“In a normal off-season, we work out with them (the Cedars),” continued Conrad. “We all know each other well. There was some back-and-forth. They played really well early. We found a good response and they found a good response.”

After the Cougars had enjoyed a 27-18 halftime margin, Lebanon’s Luke Collins drained a trio of three-point field goals in the initial 2:19 of the second half to pull his side to within three points of the lead. Then, courtesy of five points from Allwein, four from Marquis Ferreira and a bucket by Rodriguez, the Cedars tallied the last 11 points of the third quarter to take a 40-37 edge.

“As a coach, your players never play as well as you’d like,” said Speraw. “We can always seek improvement on this and that. We could’ve rolled over when they (the Cougars) had the lead. They answered us a couple of times in the third quarter. Reducing turnovers and just fighting harder, that’s what we talked about at halftime. I thought they out worked us in the first half.”

“Defensively, it was a reasonable effort,” said Conrad. “They’re (the Cedars) very well drilled in their dribble-drive. Rodriguez is a really good rebounder, and I thought we did an adequate job of keeping him off the glass.

“I think they’re (games) all really important,” Conrad continued. “We didn’t think last night’s game against Mechanicsburg was any more, or any less, important than this game. It was important because you have to put forth your best performance every time out.”

Collins’ 16 points paced Lebanon’s balanced attack, one that also featured 12 points from Allwein and 11 by Rodriguez. Edwards poured in a game-high 28 points, on eight deuces, a trio of treys and three-for-four foul shooting.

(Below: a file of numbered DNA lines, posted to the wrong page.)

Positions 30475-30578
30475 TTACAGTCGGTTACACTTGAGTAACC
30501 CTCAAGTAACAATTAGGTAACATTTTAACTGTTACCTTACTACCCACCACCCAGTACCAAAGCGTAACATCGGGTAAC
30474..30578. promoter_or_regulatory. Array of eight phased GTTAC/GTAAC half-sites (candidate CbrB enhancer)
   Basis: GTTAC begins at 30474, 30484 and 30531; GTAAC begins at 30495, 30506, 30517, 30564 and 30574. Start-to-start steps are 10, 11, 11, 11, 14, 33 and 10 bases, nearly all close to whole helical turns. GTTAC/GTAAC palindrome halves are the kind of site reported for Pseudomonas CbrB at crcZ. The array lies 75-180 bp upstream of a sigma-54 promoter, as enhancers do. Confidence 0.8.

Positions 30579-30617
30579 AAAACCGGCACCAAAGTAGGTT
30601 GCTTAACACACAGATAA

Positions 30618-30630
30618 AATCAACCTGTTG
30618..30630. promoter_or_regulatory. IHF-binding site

For the game, the Cedars went 13-for-21 at the foul stripe and outscored the Cougars by six points there. Lebanon came into the game shooting 59 percent from the free throw line.

“They’re tough. They have a lot of guys who can knock down shots,” said Speraw of the Cougars. “Which makes them tough to cover, and they have some size. Pete does a great job of making them fundamentally sound. They screen hard. They play hard.”

“I think we continue to make progress,” said Conrad. “I think our guys are doing a lot of good things. But we need to be more perfect with our details. We’re getting to the point where we can compete with some really good team.”

Rodriguez notched six points and Kevin Smith tallied five, as Lebanon jumped out to a modest 11-9 lead.

But the Cougars opened the second quarter with a 9-2 spurt that featured seven Edwards points, a Becker bucket and a Daniel Baldo foul shot, to grab an 18-13 advantage. Then with Edwards scoring a deuce and Gavin Bean drilling a three-pointer, Palmyra ended the half with a 27-18 cushion.

“We’ll take 7-2 all day,” said Speraw. “But I don’t think anyone in that locker room thinks we’re as good as we can be or as good as we should be. We’re going to come back on Monday and practice like we’re 0-0.”

“I think we’re playing better,” said Conrad. “We had two really good performances the last two days. If you ask the kids, they’re disappointed. They’re getting better, but we’re still looking for that signature win.”